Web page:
How do people heal the scars of persecution? This question arose for us when visiting Dachau, where a relative spent about a month in late 1938. Unlike many others, he was fortunate in being released, promising to leave Germany. In fact he had been trying to get his family out for some time, but being over 40 made it difficult to get entry anywhere (New Zealand had turned him down earlier in 1938). Acceptance came—for about 800 Jewish refugees—from the Dominican Republic, where the dictator, Trujillo, accepted immigrants while at the same time treating Haitians ruthlessly. Trujillo’s dictatorship is brilliantly depicted by the Peruvian novelist, Mario Vargas Llosa, in The Feast of the Goat.
In the Dachau information office, I learned of Hilde Domin, a German poet who adopted her surname from the city (Santo Domingo) that gave her refuge. Born to a well-off secular Jewish Cologne family in 1909, Hilde Löwenstein had an excellent education, studying law, economics, sociology and philosophy in Heidelberg, Cologne, Bonn and Berlin.[i] Like Hannah Arendt, she was taught Philosophy by Karl Jaspers. She completed her doctoral thesis on Renaissance politics in Florence in 1935 and taught in Rome until 1939 when she and her husband, Erwin Walter Palm, immigrated to England (where her parents had already relocated). Fear of a possible German invasion led the couple to frantically seek refuge in the United States, Mexico, Argentina or Brazil, but the only place that accepted them was the Dominican Republic. There Hilde Palm worked as a translator and architectural photographer, eventually becoming a lecturer in German at the University of San Domingo from 1947 until the couple returned to Germany in 1952.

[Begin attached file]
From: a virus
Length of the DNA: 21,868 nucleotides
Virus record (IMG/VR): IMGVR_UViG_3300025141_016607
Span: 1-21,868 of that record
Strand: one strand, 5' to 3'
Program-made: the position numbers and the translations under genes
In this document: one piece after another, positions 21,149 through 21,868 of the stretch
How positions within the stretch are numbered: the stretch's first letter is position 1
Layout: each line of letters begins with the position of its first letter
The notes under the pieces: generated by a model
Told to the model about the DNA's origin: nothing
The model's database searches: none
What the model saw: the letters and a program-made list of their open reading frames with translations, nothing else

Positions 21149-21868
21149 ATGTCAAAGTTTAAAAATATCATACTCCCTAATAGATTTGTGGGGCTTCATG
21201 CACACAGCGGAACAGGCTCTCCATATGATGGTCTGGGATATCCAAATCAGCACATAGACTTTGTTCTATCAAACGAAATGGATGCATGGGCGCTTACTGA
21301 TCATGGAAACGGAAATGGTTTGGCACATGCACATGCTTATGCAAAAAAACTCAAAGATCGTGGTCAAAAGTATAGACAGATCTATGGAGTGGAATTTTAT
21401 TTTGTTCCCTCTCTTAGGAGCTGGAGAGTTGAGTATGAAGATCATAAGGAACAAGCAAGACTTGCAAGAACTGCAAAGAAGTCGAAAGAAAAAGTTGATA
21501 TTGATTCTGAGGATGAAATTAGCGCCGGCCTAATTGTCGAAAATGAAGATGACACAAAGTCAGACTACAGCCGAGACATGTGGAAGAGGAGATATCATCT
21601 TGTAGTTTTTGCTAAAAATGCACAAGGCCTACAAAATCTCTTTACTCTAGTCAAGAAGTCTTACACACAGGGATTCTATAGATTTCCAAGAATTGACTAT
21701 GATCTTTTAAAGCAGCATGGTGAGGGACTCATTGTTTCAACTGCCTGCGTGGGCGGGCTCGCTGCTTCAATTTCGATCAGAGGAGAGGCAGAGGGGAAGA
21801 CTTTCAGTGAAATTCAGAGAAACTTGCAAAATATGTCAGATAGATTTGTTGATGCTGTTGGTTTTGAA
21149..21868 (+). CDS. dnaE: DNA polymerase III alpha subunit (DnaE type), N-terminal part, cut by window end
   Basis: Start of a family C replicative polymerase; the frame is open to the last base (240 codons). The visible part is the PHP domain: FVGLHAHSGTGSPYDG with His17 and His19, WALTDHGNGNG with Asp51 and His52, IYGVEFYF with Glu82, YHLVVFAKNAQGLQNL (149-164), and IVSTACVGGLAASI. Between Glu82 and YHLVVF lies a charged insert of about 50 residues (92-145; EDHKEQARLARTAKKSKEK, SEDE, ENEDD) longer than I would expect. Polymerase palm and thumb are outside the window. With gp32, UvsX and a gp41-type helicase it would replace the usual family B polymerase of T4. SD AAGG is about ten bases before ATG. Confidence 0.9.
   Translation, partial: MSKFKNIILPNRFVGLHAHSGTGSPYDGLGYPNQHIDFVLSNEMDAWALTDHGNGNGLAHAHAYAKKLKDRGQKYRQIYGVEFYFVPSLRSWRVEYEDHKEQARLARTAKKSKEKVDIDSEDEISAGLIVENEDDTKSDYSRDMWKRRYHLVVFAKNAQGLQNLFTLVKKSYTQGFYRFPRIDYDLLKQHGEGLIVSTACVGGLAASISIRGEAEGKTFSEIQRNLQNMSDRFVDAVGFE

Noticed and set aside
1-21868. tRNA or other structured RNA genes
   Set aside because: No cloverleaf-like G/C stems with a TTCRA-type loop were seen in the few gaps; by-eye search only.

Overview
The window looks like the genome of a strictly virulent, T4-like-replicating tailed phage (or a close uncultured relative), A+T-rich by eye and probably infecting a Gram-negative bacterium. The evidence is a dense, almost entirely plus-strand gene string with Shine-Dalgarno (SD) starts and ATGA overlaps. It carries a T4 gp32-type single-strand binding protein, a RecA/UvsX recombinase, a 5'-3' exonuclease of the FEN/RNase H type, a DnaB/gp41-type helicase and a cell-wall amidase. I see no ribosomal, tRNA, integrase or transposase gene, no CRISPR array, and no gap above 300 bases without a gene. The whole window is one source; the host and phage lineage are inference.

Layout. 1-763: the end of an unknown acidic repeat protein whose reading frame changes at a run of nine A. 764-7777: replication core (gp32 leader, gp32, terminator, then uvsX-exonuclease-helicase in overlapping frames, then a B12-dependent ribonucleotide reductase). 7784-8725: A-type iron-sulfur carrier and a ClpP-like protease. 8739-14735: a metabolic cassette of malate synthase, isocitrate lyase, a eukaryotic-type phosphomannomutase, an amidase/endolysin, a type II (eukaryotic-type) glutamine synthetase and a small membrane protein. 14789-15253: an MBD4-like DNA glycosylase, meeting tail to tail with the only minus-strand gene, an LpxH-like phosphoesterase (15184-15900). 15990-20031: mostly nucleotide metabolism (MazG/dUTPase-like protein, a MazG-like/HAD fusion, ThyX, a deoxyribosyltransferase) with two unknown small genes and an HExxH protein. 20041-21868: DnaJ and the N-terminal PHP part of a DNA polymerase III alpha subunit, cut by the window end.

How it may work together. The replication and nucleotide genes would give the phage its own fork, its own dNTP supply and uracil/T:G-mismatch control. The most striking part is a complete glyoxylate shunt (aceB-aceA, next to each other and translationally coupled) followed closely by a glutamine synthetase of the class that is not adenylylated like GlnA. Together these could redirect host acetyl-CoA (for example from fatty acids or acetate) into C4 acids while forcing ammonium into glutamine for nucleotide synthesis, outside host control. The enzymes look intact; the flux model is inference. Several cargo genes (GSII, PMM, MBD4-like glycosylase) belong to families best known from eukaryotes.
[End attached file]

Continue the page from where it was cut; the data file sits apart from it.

From then on Hilde wrote under the pseudonym Hilde Domin. Her work has received numerous awards. She lived to 96, dying on 22 February 2006. Here is her answer to the question of how to heal the scars of persecution:
We were deluged
and washed with the waters of Noah’s flood
we were soaked through
to the skin of our hearts
Longing for a landscape
this side of the border of tears
longing to hold on to spring blossom
longing to remain unscathed
What works is to ask
that at sunrise the dove
will bring the olive branch
that the fruit will be as colourful
as the blossom
that even the rose petals on the ground
can become a shining crown
And that we, out of the flood
out of the lion’s den and the
will be released
even more wounded and even more healed.
Translation by Meg Taylor and Elke Heckel. For more poems by Hilde Domin in translation visit this Hilde Domin website.
Barbara Brookes is co-editor of Corpus.
Biographical details about Hilde Domin